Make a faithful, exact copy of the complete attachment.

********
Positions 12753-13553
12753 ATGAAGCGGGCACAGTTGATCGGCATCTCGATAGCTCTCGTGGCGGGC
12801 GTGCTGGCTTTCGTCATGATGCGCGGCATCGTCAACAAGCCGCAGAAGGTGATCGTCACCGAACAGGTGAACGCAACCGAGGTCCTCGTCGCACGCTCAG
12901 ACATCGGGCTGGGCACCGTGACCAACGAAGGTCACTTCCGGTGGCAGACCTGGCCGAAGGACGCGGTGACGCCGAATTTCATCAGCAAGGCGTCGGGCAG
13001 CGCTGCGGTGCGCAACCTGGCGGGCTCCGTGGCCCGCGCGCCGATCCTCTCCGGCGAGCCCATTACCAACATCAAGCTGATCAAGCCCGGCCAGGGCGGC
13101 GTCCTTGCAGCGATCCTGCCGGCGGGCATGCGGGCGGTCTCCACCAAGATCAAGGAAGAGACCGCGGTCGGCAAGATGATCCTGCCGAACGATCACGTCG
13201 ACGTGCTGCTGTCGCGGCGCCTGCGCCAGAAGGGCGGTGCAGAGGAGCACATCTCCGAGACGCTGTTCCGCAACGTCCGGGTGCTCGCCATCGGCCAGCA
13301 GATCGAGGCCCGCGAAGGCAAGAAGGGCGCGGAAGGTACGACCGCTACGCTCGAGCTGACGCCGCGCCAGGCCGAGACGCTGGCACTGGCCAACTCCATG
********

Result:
Positions 12753-13553
12753 ATGAAGCGGGCACAGTTGATCGGCATCTCGATAGCTCTCGTGGCGGGC
12801 GTGCTGGCTTTCGTCATGATGCGCGGCATCGTCAACAAGCCGCAGAAGGTGATCGTCACCGAACAGGTGAACGCAACCGAGGTCCTCGTCGCACGCTCAG
12901 ACATCGGGCTGGGCACCGTGACCAACGAAGGTCACTTCCGGTGGCAGACCTGGCCGAAGGACGCGGTGACGCCGAATTTCATCAGCAAGGCGTCGGGCAG
13001 CGCTGCGGTGCGCAACCTGGCGGGCTCCGTGGCCCGCGCGCCGATCCTCTCCGGCGAGCCCATTACCAACATCAAGCTGATCAAGCCCGGCCAGGGCGGC
13101 GTCCTTGCAGCGATCCTGCCGGCGGGCATGCGGGCGGTCTCCACCAAGATCAAGGAAGAGACCGCGGTCGGCAAGATGATCCTGCCGAACGATCACGTCG
13201 ACGTGCTGCTGTCGCGGCGCCTGCGCCAGAAGGGCGGTGCAGAGGAGCACATCTCCGAGACGCTGTTCCGCAACGTCCGGGTGCTCGCCATCGGCCAGCA
13301 GATCGAGGCCCGCGAAGGCAAGAAGGGCGCGGAAGGTACGACCGCTACGCTCGAGCTGACGCCGCGCCAGGCCGAGACGCTGGCACTGGCCAACTCCATG